17 February 2020
The Canadian Opera Company designed a playful Winter Season, including Engelbert Humperdink’s Hansel & Gretel. Much more lighthearted than the original Grimm, Humperdink’s libretto is musically uplifting, full of mischief and love. Designed as a short version in the Victorian Era in order to shield children from the harshness of the world, this Hansel & Gretel is less about murderous strangers and more about the power of familial love. The performers playing Hansel and Gretel, Emily Fons and Simone Osborne, are both able to grasp this feeling and run with it. They are playful, pushy, bothersome, and ultimately loving and supportive. The whole cast of the show is lovely, and it is always nice to see large groups of children participating in full-scale performances such as these.
However, the show’s direction fell flat. Designed as a contemporary modernization, there was inspiration and a good grounding for creativity. I can get behind modern renditions of the classics in any art form, but the execution and follow-through has to be there. With this Hansel & Gretel, it isn’t. The show is set in a modern-day apartment complex, and the show notes tell us it has themes of sustainability and the importance of community. However, neither of those came through. Hansel and Gretel are just as alone in the present as in the classic past, and look for their strength together to get themselves out of danger; they do not rely at all on the community around them. In this setting, there is so much wonderful possibility for danger and confusion. Getting lost in ‘the concrete jungle’ is as terrifying for a young child as being lost in a forest must be. There is real danger in the ‘witch’ as well, and the show could have leaned into its contemporary theme and picked up strains of ‘stranger-danger’ and kidnapping. However, the witch character was campy and goofy and did not have the powerful fear I was looking for. Even cast as a male, the opportunity to create a terrifying predator was completely missed.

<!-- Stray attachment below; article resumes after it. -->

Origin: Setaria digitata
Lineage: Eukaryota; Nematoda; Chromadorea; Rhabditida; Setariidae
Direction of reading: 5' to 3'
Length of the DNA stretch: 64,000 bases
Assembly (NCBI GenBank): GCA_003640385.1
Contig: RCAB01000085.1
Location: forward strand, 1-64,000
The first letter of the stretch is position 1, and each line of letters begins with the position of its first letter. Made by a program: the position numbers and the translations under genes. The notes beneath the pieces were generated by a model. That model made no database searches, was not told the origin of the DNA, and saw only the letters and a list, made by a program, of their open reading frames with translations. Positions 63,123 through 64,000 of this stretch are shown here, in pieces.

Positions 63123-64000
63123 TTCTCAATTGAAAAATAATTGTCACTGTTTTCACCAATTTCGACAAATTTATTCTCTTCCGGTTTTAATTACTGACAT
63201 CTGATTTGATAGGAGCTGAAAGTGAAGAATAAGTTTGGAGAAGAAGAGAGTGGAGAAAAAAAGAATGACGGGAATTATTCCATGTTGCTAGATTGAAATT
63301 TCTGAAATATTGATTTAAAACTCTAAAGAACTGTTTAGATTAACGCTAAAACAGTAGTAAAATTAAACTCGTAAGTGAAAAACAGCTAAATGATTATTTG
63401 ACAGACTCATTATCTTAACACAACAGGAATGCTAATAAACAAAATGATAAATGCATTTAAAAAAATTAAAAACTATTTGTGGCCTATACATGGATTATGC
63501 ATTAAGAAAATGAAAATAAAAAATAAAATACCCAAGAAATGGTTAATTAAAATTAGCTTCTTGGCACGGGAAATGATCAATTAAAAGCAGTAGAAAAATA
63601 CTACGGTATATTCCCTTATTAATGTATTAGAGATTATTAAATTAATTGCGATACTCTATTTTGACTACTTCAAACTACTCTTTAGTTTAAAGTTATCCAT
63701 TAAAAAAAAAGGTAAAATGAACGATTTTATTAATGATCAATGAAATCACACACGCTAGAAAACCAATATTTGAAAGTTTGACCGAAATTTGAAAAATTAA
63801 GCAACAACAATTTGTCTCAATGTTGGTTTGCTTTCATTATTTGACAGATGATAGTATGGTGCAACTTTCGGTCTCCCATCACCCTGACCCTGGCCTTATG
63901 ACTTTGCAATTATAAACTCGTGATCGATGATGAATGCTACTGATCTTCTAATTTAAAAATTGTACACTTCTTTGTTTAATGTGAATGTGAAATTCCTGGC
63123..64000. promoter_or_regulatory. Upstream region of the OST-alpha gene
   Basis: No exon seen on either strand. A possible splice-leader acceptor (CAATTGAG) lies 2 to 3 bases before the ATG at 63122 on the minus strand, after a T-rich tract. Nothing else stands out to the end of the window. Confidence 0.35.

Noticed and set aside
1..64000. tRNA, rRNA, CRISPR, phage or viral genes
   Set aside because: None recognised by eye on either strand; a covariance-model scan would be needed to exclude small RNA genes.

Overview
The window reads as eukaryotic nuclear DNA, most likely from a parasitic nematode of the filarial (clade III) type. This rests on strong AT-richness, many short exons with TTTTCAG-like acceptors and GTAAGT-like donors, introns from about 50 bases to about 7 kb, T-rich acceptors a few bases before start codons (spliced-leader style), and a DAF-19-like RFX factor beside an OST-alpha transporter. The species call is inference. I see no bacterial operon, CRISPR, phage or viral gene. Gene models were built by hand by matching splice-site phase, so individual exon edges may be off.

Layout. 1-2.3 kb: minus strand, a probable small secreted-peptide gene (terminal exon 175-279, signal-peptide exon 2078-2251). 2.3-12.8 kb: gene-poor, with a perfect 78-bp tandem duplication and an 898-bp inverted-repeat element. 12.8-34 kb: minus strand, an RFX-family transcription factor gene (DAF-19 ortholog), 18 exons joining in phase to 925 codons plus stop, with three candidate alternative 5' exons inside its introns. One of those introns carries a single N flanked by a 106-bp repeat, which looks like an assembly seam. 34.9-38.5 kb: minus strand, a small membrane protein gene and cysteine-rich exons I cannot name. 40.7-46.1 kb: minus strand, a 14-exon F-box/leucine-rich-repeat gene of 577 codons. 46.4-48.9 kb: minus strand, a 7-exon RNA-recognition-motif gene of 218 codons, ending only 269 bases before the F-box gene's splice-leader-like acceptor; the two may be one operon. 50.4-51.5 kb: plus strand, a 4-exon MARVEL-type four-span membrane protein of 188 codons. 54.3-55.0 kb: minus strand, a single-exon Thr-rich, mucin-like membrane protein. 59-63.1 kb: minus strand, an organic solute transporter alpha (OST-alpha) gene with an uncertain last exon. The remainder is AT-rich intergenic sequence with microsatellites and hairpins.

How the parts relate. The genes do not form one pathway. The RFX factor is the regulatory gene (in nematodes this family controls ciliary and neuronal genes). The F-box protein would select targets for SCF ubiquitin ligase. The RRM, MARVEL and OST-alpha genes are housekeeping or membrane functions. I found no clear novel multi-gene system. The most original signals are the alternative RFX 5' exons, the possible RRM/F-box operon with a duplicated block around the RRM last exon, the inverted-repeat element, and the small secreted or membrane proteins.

Joel Ivany’s version of Hansel & Gretel also boasts a creatively modern set and projection technology that was developed in collaboration with the Banff Centre for Arts and Creativity. Unfortunately, the set does not work cohesively. It feels cluttered and distracting, and is confusing to the audience members. There is a scene that the children are meant to be depicted as wandering in the forest (not in the building complex), but the only aspect of the set that changes is a projection overlay. The change in locale is not clear, and left the audience confused and wondering how the storyline fits together. There are some gorgeous moments where the vision shines through, but the elements just don’t come together in this case.
One aspect of the performance that completely works in this modern version is the famed gingerbread house. Ivany presents it as a sort of blanket fort. While the illusion does sadly fall apart as the scene moves on, I thought it was a darling way to include a modern-day child. After all, I’ve never known one to resist a fort. Overall, the show was still fun. It is family-friendly, a classic, and comes with some very charming musical accomplishments. Hansel & Gretel will always be part of our culture in some form or other, and it will survive beyond this reimagining as well.